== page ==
The International Accounting Standards Board’s interpretation’s committee has called a halt to efforts to come up with accounting guidance for companies with non-traditional defined benefit (DB) pension schemes.The plans – dubbed contribution-based promises, or ‘intermediate risk’ plans – have proved to be troublesome to account for under the projected unit credit model found in International Accounting Standard 19, Employee Benefits (IAS19).Since 2004, both the committee, known officially as the International Financial Reporting Standards Interpretations Committee, and the IASB have tried and failed to develop an appropriate accounting approach for this troublesome class of pension plan.The committee’s decision, which emerged during its 29 January meeting, means constituents must now wait for the IASB to add a pensions-accounting project to its work plan. Commenting on the news, Eric Steedman, a leading pensions consultant with Towers Watson, told IPE: “The Interpretations Committee has effectively said the issue is too big for them to solve expeditiously.“Unfortunately, for now at least, this leaves preparers with such plans to carry on ‘doing their best’ with a statement that does not really cater for their situation.”The IFRS IC’s predecessor, the International Financial Reporting Interpretations Committee, published the so-called IFRIC D9 approach for contribution-based promises in a consultation document back in 2004.The committee called a halt to that work, however, when, in 2006, the IASB launched its unsuccessful bid to develop a new accounting methodology to deal with intermediate-risk pensions, or contribution-based promises.But fresh life was breathed into that approach, when the IFRS IC decided to take another look at contribution-based promises accounting.Both D9, and the IASB’s contribution-based promises model, set out to address the accounting challenges that arise when IAS19’s projected unit credit measurement model and discounting approach is applied to non-traditional DB plans.One obstacle to good accounting that is often cited by critics of IAS19 is that the standard forces them to discount projected returns on a pool of equity assets using either a high-quality corporate bond or government bond discount rate.The mood around the committee table during the 29 January meeting was largely downbeat on the committee’s prospects for bringing the effort to a successful conclusion that preparers would welcome.Laurence Rivat, a senior audit partner with Deloitte in France, said she was unclear who would benefit from any guidance that the committee might come up with.Rivat reported that constituents had told her that any guidance that might emerge from the committee would not change what they “are currently doing”.She added: “What we really need is that the board take on a project to review fundamentally IAS19 to deal with those plans where there is risk-sharing between employees and employers.”Similarly, E&Y partner John O’Grady said: “I would be in favour of discontinuing this project because I don’t think we are able to control ourselves when it comes to scope. That has always been the problem with this.“We are trying to solve some fundamental problems with IAS19, which to me is a board project to sort out IAS19 to deal with the modern types of plans that are out there.”As for the long-term outlook for an IASB-level pensions project, IASB director Alan Teixeira said now might be a good time to accelerate the board’s apparent research project on pensions accounting.Speaking during a 16 September 2013 IASB meeting, Teixeira said the pensions research effort was “on the longer-term research plan” but had no staff allocated to it.He also noted that no standard setters had “expressed an interest in the project.”According to information posted on the IASB’s website, the board expects to hold a consultation on the shape of its future agenda in 2015.A feedback statement on the IASB’s 2011 agenda consultation bracket pensions accounting, share-based payments and income taxes together as longer-term priorities.
Human capital in terms of the total earnings over a person’s lifetime is, as the World Bank states, clearly the most important component of wealth globally. The World Bank analysis finds that human wealth on a per capita basis is typically increasing in low and middle-income countries. But in some upper-middle and high income countries, stagnant wages are reducing the share of human capital. This has hollowed out middle classes and lies behind the rise of populist parties in Europe and Trump’s rise to power in the US.Women, meanwhile, account for less than 40% of human capital wealth, according to the report, because of lower earnings, lower labour force participation and fewer average hours of work.Whilst the report states that achieving higher gender parity in earnings could generate an 18 per cent increase in human capital wealth, such a statement is misrepresentative. It assumes firstly that women who choose to stay at home to raise families have no value, and secondly that increasing their participation in the labour force would not be at the expense of reducing male participation.The report concludes that growth is about more efficient use of natural capital and through investing the earnings from it into infrastructure and educationBoth assumptions probably merit further thought. For example, a simple thought experiment would consist of two mothers who each employ the other to look after their children. If they pay each other the same amount, there would be no net change in the economic circumstances of each family. However, the World Bank analysis would suggest that each has now accumulated human capital that they otherwise would not have had! This thought experiment suggests that work that contributes to society that is unpaid should still be regarded as contributing to human capital.For low income countries, natural capital accounts for the largest component of wealth. But the World Bank argues that getting rich is not about liquidating natural capital to build other assets – natural capital per person in OECD countries was three times that in low income countries even though the share of natural capital for OECD countries was only 3%.Understanding the drivers of wealthThe report concludes that growth is about more efficient use of natural capital and through investing the earnings from it into infrastructure and education.Sustainably managed, renewable resources in the form of agriculture or forestry can produce benefits in perpetuity. In contrast, non-renewables such as fossil fuels and minerals can offer a one-off opportunity to finance development. But, as the report points out, nearly two thirds of countries that have remained in the low income category since 1995 are resource rich, or fragile and conflict states or both.What is clear is that resources alone cannot guarantee development – strong institutions and governance are needed. Clearly the private sector can play a critical role, particularly if a strong stance is taken on ESG issues.Assessing the value of natural resources raises many philosophical challenges, but the debate needs to be had. By doing so the methodology can only improve, while losing biodiversity and the services it underpins is irreversible. Moreover, Europe faces the challenge of coping with refugees and migrants dying in their thousands attempting to gain entry to its shores.Understanding and encouraging the drivers of wealth outside its borders is a matter of self-interest as well as morality. No single metric is ever ideal for assessing progress.For countries, it is very clear that GDP is a poor metric to use for determining long term policies. GDP is a measure of activity rather than wealth creation. That means that it can give very misleading signals about the health of an economy. An obvious case is where natural resources are depleted which may give rise to a boost to GDP but could result in a long-term degradation of wealth and hence future income for that country.Incorporating the value of natural resources as well as human capital is a key requirement for assessing the health of a nation. At the end of January the World Bank released a fascinating analysis of the changing wealth of nations. Promoting an analysis of changing wealth both in absolute terms and on a per capita basis, as the World Bank argues for, provides a forward-looking analysis of the health of nations. It also emphasises the need for sustainability in the exploitation of natural resources. For investors, it is worth noting that environmental, social and governance (ESG) issues underpin many of the conclusions.How the wealth of a nation should be assessed is both controversial and subject to many assumptions. But just because measurement is difficult does not mean that it should not be attempted. The World Bank’s approach measures wealth in the form of four types of assets: Produced capital and urban land : machinery, buildings, equipment and urban land, measured at market prices;Natural capital : natural resources of all types including energy, minerals, agricultural land and forests;Human capital : measured as the discounted value of earnings over a person’s lifetime; andNet foreign assets : the sum of a country’s external assets and liabilitiesThe key findings are perhaps as would be expected, although the value is very much in the detailed figures for each country.Global wealth grew significantly between 1995 and 2014. Rapid growth in Asia that has enabled middle-income countries to catch up, but inequality persists.Per capita wealth changes show a significantly different picture. Low income countries showed a deterioration primarily driven by population growth outstripping investment, especially in sub-Saharan Africa.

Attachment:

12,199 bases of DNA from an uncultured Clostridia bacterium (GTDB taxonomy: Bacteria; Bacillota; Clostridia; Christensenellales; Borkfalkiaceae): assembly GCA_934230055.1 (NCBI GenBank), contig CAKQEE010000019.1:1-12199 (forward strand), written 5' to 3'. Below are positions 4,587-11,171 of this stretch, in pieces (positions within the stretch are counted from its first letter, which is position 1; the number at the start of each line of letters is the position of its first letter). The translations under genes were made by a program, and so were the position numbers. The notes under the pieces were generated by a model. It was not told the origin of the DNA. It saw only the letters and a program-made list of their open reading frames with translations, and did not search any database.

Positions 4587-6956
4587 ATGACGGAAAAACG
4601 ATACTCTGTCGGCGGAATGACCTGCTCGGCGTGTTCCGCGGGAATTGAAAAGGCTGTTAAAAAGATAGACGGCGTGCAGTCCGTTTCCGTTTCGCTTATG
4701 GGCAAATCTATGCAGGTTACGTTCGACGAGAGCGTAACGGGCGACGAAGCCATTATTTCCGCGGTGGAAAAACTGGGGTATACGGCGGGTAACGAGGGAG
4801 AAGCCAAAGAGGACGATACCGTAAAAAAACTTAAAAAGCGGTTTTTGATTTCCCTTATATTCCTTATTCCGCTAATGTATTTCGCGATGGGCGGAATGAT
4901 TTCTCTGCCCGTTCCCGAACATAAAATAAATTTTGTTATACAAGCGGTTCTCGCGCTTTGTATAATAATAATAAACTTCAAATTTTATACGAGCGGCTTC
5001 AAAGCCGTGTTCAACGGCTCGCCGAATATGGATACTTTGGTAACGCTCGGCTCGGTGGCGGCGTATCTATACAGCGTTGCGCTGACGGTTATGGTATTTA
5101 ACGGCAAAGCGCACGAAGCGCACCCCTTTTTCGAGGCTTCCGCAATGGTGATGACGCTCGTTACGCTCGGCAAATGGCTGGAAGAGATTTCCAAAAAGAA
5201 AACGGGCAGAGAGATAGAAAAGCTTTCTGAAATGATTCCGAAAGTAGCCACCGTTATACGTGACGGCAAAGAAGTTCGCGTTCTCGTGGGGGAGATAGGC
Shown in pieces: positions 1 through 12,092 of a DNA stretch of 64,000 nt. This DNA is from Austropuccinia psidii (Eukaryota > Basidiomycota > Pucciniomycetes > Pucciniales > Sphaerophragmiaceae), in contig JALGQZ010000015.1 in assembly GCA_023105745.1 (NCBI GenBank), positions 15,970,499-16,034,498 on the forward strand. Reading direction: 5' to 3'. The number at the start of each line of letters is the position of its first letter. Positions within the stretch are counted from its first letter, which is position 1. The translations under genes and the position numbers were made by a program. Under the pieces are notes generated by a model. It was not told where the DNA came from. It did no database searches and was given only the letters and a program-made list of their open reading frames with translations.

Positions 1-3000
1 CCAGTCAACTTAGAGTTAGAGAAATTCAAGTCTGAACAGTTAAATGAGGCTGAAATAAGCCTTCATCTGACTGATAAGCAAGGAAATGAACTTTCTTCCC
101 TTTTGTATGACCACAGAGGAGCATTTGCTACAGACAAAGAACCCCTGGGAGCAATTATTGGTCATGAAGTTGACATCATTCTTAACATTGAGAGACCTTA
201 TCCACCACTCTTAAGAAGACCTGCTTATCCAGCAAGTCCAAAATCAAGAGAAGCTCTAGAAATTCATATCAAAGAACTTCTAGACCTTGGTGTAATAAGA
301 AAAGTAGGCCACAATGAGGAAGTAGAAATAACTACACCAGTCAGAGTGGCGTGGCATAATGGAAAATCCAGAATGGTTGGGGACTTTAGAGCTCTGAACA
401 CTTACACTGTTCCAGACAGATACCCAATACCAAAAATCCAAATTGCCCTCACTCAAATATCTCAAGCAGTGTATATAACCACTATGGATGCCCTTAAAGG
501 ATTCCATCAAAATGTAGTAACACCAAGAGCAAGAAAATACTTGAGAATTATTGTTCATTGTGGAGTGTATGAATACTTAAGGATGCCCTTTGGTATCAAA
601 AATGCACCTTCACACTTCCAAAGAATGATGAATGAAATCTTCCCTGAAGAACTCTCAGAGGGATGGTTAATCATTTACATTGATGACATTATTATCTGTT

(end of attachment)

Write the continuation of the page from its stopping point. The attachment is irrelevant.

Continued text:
LocalNews Contracts to be signed for NEW water project for Bense, Ans-de-Mai and Ans-sol-Dat by: – July 5, 2012 Tweet Share 8 Views no discussions Share Sharing is caring! Share Prime Minister Roosevelt SkerritPrime Minister Hon. Roosevelt Skerrit has announced that on July 9th 2012, contracts will be signed for a new water system that will supply the communities of Bense, Ans-de-Mai and Ans-sol-Dat.He was speaking to residents at the 2012 reunion launch this past Sunday.The Prime Minister noted that he is cognizant of the community’s needs.“I recognize that the most important project in Bense, Ans-de-Mai, Ans-sol-Dat is the completion of the water project. On July 9th, the Cabinet and myself will be back here with you to speak about how we can work together, [to find out] the plans and programs you would like to[indicate] to the Government for consideration in advancing development of Bense, Ans-de-Mai and Ans-sol-Dat. I will say to you that on that day we shall sign the contracts to begin work on the water project in Bense, Ans-de-Mai and Ans-sol-Dat.”The Prime Minister also made reference to land issues within the community.“I know that you have been having some land issues, rest assured that we will find ways of [dealing with] those land issues in the interest of all the residents of Bense, Ans-de-Mai and Ans-sol-Dat.”Government Information Service